### Video Transcript

Find the most general
antiderivative capital πΊ of π£ of the function π of π£ equals four cos π£ plus
three over five root one minus π£ squared.

Remember, the antiderivative is
basically the opposite of the derivative. And another way of thinking about
it is to find the antiderivative capital πΊ of π£. We can find the indefinite integral
of this function. We, therefore, say that capital πΊ
of π£ is equal to the indefinite integral of lower case π of π£. Letβs replace π of π£ with the
function four cos π£ plus three over five times the square root of one minus π£
squared. We then recall a key property of
integrals; that is, the integral of the sum of two or more functions is equal to the
sum of the integral of each respective function. And we can, therefore, split our
integral up. And we see that capital πΊ of π£ is
equal to the integral of four cos π£ plus the integral of three over five times the
square root of one minus π£ squared.

Another key property we can apply
is that the integral of some constant times a function is equal to that constant
times the integral of the function. And so we can further rewrite this
as four times the integral of cos of π£ plus three-fifths times the integral of one
over the square of one minus π£ squared. Now, this is great because we can
use in general results for derivatives. Firstly, we know that the
derivative of sin π₯ is cos of π₯. So the antiderivative and,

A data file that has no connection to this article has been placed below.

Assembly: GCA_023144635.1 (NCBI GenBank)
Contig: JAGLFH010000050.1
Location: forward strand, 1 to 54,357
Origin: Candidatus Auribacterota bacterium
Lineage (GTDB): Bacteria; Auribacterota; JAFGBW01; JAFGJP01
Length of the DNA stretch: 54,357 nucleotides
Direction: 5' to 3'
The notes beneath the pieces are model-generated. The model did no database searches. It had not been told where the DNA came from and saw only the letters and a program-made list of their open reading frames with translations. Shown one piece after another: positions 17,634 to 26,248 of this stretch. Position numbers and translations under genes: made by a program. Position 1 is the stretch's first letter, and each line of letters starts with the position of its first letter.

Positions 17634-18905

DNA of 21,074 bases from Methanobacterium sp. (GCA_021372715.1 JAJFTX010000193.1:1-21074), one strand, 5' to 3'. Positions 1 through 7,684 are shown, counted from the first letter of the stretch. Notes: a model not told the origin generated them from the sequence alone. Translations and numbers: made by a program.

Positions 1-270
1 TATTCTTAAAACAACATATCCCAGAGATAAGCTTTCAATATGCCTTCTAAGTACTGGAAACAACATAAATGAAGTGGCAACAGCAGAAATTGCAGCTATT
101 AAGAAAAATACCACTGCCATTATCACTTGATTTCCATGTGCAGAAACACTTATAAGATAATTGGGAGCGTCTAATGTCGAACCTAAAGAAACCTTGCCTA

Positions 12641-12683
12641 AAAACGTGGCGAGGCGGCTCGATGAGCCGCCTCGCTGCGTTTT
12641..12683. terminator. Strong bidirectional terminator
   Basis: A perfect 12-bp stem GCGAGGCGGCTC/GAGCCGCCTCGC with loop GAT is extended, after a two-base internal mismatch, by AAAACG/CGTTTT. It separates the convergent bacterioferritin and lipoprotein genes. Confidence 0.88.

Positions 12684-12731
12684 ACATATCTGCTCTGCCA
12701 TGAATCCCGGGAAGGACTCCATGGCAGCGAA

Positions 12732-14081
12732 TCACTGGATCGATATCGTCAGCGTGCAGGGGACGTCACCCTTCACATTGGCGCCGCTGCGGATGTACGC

therefore, the integral of cos of π£ is sin of π£. And of course, when dealing with
definite integrals, we add a constant of integration. Letβs call that π΄. So this first part becomes four
times sin of π£ plus π΄.

Next, we know that if the inverse
sin of π₯ over π is greater than or equal to negative π by two and less than or
equal to π by two, then its derivative is equal to one over the square root of π
squared minus π₯ squared. Now, in our example, π squared is
equal to one. So π must be equal to one
also. So the antiderivative of one over
the square root of one minus π£ squared and, therefore, the integral of this
function is the inverse sin of π₯ over one. And we add another constant of
integration π΅. Now, of course, the inverse sin of
π₯ over one can be written as the inverse sin of π₯.

Distributing our parentheses and
combining the constants into one new constant capital πΆ, we find that the general
antiderivative capital πΊ of π£ is equal to four sin of π£ plus three-fifths of the
inverse sin of π£ plus πΆ. And in this example, weβve seen
that the indefinite integral of one over the square root of π squared minus π₯
squared with respect to π₯ is the inverse sin of π₯ over π plus π.